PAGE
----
For the Missoula City-County Health Department and the county's Vaccination Coordination Team, the time was right to push Missoula County into opening up COVID-19 vaccinations for all.
Starting on Sunday, all Missoula County residents age 16 and older will be eligible to receive the vaccine.
The decision, according to Office of Emergency Management Director Adriane Beck, in part stemmed from the speed at which appointments were being filled.
"Throughout this entire kind of vaccination effort, we are continuously looking at how quickly appointments are going, especially as we look to our phase transitions as we've done since January," Beck said. "We were looking at how many open appointments were out there, the amount of traffic to the call center. (The appointments) were being pretty slow to fill, but they were getting filled.
"We just felt that it was a good time to make that transition."
Missoula County made the switch to Phase 1B in late January and then to Phase 1B+ on March 15. A day later, Gov. Greg Gianforte announced that all Montana residents would be eligible for the vaccine on April 1.
Several counties, including Yellowstone and Cascade, have already opened up to those age 16 and older. On Thursday, the New York Times reported Moderna and Pfizer each were beginning tests for a COVID-19 vaccine for children age 12 and under.
Currently, the Pfizer vaccine is available for those 16 and older. The Moderna and single-shot Johnson & Johnson vaccine are only available for those 18 and older.
Opening up the vaccine for all adults in Missoula County and statewide, however, does present a supply issue. While Missoula County is expecting a one-time bump of an extra tray (around 1,200) vaccine doses, the county has been steadily receiving around 2,800 first-dose vaccines per week.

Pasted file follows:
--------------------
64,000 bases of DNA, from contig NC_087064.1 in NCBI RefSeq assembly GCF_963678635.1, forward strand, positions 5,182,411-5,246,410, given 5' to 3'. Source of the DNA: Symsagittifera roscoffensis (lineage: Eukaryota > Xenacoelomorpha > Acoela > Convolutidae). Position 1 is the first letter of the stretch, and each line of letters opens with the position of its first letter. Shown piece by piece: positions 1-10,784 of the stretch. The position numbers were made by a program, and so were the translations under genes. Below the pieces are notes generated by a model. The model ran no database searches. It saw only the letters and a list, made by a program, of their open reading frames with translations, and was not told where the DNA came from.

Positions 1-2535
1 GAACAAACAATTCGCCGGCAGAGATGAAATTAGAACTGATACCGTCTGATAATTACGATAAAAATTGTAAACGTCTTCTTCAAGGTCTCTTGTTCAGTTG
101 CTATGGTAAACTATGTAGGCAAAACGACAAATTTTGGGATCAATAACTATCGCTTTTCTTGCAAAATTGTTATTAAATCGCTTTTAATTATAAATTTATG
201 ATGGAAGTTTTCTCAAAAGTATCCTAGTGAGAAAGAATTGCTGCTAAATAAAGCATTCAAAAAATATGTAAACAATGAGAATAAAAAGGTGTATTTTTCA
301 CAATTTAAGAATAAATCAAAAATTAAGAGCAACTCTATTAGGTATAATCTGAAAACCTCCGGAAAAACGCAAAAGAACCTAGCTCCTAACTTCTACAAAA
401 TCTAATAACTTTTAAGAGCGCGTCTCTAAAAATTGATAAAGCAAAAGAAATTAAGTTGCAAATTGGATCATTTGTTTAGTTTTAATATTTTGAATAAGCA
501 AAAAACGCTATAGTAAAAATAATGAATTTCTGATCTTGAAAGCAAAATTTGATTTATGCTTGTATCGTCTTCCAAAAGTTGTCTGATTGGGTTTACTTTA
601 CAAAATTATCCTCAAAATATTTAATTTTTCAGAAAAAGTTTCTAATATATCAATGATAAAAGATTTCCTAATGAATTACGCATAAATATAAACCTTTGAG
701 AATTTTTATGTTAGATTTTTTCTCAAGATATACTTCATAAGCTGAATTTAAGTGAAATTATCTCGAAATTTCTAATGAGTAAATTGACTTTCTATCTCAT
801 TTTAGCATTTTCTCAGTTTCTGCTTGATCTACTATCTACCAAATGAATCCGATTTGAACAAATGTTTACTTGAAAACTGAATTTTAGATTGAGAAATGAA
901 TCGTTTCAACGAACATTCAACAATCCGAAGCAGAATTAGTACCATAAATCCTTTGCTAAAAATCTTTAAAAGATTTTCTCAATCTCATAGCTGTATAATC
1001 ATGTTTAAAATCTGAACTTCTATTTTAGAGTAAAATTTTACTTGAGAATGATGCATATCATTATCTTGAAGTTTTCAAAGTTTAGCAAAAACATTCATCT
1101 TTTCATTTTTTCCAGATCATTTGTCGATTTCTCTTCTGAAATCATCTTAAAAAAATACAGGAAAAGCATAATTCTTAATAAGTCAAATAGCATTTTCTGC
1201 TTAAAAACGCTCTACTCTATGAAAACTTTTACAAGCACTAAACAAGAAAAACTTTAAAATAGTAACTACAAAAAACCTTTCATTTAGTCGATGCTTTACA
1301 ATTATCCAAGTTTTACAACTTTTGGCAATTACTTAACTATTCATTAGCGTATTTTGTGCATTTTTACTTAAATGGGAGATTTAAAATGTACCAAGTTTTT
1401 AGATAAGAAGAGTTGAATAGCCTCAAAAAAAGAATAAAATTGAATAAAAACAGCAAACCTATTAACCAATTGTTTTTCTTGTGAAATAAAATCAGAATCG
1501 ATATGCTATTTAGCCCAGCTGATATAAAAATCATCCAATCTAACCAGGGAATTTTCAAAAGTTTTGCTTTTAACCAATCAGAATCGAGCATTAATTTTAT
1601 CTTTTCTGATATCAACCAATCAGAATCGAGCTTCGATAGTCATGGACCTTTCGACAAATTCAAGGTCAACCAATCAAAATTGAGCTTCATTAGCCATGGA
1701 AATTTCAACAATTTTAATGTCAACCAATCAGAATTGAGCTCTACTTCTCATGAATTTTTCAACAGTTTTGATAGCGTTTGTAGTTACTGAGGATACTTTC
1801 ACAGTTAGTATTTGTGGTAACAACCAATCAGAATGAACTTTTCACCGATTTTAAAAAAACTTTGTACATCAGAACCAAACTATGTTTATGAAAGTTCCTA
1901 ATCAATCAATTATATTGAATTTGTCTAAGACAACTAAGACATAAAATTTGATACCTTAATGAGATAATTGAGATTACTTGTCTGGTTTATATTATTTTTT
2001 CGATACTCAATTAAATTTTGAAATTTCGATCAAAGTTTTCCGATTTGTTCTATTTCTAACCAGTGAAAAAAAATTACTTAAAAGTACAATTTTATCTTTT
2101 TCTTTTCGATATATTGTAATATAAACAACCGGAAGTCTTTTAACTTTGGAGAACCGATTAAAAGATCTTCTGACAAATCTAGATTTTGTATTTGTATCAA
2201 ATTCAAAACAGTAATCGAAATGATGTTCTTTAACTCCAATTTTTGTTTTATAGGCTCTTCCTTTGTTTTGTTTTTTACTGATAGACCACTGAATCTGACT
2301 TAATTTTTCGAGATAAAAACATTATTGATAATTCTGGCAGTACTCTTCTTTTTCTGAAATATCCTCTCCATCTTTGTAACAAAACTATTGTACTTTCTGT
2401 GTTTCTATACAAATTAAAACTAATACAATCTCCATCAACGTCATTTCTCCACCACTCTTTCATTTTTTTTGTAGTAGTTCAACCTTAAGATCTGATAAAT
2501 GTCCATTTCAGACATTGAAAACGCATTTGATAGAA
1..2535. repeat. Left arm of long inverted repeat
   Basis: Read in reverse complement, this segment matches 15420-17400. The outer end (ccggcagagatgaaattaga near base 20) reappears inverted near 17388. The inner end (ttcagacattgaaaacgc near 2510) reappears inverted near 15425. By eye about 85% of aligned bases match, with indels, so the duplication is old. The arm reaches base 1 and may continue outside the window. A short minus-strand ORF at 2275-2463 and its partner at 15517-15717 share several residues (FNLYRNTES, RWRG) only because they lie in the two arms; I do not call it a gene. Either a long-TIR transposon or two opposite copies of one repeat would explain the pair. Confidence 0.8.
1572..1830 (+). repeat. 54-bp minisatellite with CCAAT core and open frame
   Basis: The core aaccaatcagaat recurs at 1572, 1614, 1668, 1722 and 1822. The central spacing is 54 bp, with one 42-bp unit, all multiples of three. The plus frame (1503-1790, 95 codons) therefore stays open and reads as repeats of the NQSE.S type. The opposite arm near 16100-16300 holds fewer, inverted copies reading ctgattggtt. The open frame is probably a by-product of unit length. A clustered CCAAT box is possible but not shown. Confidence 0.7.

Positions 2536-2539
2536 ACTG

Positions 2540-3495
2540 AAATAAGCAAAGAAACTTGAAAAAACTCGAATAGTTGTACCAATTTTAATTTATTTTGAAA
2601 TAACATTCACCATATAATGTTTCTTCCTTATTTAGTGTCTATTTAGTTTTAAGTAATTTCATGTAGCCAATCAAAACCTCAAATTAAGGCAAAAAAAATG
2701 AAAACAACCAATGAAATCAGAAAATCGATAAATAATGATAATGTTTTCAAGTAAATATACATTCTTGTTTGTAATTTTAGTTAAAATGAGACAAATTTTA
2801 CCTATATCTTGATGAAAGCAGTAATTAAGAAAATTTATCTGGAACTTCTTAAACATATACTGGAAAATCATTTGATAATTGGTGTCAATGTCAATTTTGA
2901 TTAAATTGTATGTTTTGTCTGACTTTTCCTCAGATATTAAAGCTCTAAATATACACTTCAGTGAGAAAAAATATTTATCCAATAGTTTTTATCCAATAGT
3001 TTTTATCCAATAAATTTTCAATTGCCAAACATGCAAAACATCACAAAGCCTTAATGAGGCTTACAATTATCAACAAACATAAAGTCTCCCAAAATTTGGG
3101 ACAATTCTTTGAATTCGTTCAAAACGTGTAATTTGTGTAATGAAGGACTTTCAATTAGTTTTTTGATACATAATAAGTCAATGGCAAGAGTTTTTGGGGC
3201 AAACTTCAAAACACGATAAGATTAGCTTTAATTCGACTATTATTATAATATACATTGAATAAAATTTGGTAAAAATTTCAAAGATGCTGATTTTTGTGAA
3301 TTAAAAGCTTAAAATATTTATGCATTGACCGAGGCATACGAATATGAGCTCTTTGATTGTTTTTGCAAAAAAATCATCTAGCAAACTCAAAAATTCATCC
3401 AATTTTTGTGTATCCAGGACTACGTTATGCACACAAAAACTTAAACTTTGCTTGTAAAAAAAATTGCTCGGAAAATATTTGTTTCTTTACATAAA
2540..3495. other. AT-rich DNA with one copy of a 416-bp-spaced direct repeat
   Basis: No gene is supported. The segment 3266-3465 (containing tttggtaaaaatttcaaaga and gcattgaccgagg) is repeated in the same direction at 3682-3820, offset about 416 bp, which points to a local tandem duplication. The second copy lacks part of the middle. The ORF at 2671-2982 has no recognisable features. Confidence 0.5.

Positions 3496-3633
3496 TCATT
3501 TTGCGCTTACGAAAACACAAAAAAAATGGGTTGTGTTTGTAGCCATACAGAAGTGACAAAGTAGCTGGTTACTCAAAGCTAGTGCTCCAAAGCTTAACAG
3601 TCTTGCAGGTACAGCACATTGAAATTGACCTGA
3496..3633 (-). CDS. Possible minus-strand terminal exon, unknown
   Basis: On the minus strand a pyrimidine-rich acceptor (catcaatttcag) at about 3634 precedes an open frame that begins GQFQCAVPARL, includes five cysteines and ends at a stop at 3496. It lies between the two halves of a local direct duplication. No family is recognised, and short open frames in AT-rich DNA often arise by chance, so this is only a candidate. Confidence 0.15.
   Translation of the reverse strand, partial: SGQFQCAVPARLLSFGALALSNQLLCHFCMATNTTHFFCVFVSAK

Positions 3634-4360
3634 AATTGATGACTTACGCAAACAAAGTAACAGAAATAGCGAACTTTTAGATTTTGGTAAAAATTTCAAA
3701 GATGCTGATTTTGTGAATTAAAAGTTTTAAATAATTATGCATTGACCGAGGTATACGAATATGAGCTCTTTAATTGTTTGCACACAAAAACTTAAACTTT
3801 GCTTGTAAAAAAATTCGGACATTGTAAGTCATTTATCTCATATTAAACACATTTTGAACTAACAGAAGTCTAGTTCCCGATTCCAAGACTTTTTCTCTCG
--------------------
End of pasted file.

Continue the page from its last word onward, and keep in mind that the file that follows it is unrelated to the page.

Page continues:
Including the pharmacies and medical providers who are able to access the federal vaccine supply directly, around 5,000 first-shot doses are being administered a week, though that number fluctuates.
As of Monday, 50,330 total COVID-19 doses had been administered in Missoula County and 17,994 people in the county had been fully vaccinated. The county's vaccination map has around 99,314 total in Missoula County that need to be vaccinated, so there are quite a few shots still to get in arms.
Prior to Sunday, around half the county was eligible for vaccination. Now with the rest of those age 16 or older eligible, the vaccination clinics will fill up much quicker. For example, Missoula County is hosting vaccination clinics at the old Lucky's Market on Sunday and the Fairgrounds on Monday.
Those filled up within several hours of news breaking on Wednesday afternoon that the vaccine was going to be more widely available. On Thursday, the health department announced that an additional 500 Moderna vaccines would be available for a clinic on Monday, March 29.
Appointments for that clinic will be available starting at 1 p.m. on Friday, March 26.
"Anytime that we've done a phase transition, we see an immediate kind of rush to get the open appointments," Beck said. "And what we hope is that people don't get frustrated by that."
But mass vaccination clinics are not the only place to get a vaccine and for many people, this is a new process and one they were not expecting to go through for a few more days.
Available vaccination appointments can be found on covid19.missoula.co or by calling 406-258-INFO (4636) from 8 a.m. to 5 p.m.